On Thursday, the Investment Minister of the Libyan Parliament-designated government, Ali Al-Saiedy refuted claims regarding a purported agreement between Libya and Russia, granting Moscow a military base in the country’s east.
In statements to the Al-Arabi Al-Jadeed news agency, Al-Saiedy stated that “the Libyan National Army (LNA) does not have the authority to establish a naval and air base for Russia. Only the Libyan Parliament has the power to authorize such actions, and the Parliament has not discussed the matter at all.”
The minister clarified that “there might be agreements for training in aviation and naval sectors between the Libyan and Russian sides. Still, it does not entail the establishment of long-term bases for Russian forces on Libyan soil. Creating a naval and air base is the prerogative of the Libyan Parliament, not the military institution. As for short-term contracts for training and equipping the Libyan army, the military institution can undertake them without referring to the Parliament.”
Regarding the training provided by Moscow, Al-Saiedy highlighted that it is due to the “historical acquisition of most Libyan weapons from Russia. Libya has not changed its weapons system, and that is why the Libyan military institution sought Russia’s assistance in training its personnel in maritime and aerial fields.”
Concerning the payment for the training, Al-Saiedy said, “This training is not for free. Libya is currently elevating the skills of its soldiers and officers, and the cooperation with Russia involves remuneration for this training. The Russian side remains to train our military institution because, since 2011, most of the infrastructure of the military institution has been destroyed, including radars and camps. Now, we need to rebuild our institutions and train our new generation.”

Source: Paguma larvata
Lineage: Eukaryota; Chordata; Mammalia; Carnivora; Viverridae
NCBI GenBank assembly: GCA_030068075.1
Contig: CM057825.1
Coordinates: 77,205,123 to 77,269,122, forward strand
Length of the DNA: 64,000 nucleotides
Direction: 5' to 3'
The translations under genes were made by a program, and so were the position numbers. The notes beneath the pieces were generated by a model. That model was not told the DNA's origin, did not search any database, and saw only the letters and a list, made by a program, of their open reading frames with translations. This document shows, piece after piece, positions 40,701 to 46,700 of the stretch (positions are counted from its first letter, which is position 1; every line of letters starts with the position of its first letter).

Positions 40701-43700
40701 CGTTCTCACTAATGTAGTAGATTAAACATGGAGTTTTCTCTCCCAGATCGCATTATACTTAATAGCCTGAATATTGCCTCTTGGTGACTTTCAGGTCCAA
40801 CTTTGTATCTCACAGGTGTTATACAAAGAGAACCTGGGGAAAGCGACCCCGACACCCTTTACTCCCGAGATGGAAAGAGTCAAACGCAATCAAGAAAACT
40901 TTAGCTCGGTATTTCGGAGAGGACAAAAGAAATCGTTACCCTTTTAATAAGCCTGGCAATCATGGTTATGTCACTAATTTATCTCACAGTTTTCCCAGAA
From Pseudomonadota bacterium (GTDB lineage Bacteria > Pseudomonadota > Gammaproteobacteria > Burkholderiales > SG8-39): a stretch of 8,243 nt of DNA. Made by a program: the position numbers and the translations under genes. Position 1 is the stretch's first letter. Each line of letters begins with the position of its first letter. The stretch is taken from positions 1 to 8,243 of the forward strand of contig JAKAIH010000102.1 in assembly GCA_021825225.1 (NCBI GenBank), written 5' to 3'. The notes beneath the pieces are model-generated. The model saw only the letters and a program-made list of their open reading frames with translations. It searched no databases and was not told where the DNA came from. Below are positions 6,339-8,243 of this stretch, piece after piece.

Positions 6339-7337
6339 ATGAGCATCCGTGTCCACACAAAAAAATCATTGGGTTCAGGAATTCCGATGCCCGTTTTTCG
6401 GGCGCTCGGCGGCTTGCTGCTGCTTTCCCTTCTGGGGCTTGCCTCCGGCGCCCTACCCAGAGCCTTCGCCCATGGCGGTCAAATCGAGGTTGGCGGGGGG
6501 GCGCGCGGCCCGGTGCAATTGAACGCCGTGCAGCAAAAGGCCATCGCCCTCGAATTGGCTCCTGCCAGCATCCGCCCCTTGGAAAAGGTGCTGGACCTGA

He affirmed that Libya is in the process of “re-equipping its military institutions, and Russia is the best ally at this time.”
He pointed out that “the world is divided between East and West, and we stick with Russia because it is a clear and transparent state in the fields of security and military cooperation.”
Earlier this week, a high-ranking source from the LNA refuted any intentions to enter into an agreement with Russia, for the establishment of a military base in the east of the country.
The military source told Al-Sharq Al-Awsat that the LNA, “plays a crucial role in safeguarding the nation’s sovereignty and has no need for such an arrangement.”
Additionally, the source emphasised that “military cooperation agreements with Russia do not include provisions for establishing military bases.”
He criticised the “misleading information” aimed at diverting attention from the presence of foreign military forces in western Libya.
He pointed out the existence of Turkish and American military personnel at the Mitiga and Al-Watiyah airbase. As well as Italian and British military forces at the Misrata airbase in western Libya.
The LNA’s Commander-in-Chief, Field Marshal Khalifa Haftar recently met with General Stephen J. Townsend, the head of US Africa Command (AFRICOM), and the current US Special Envoy to Libya, Richard Norland.
Bloomberg reported that Russia is seeking to conclude a defence agreement between President Vladimir Putin and Haftar, following their September meeting in Moscow.
Sources cited by Bloomberg claimed that Haftar is looking to acquire air defence systems to protect against rival forces in Tripoli, backed by the Turkish military.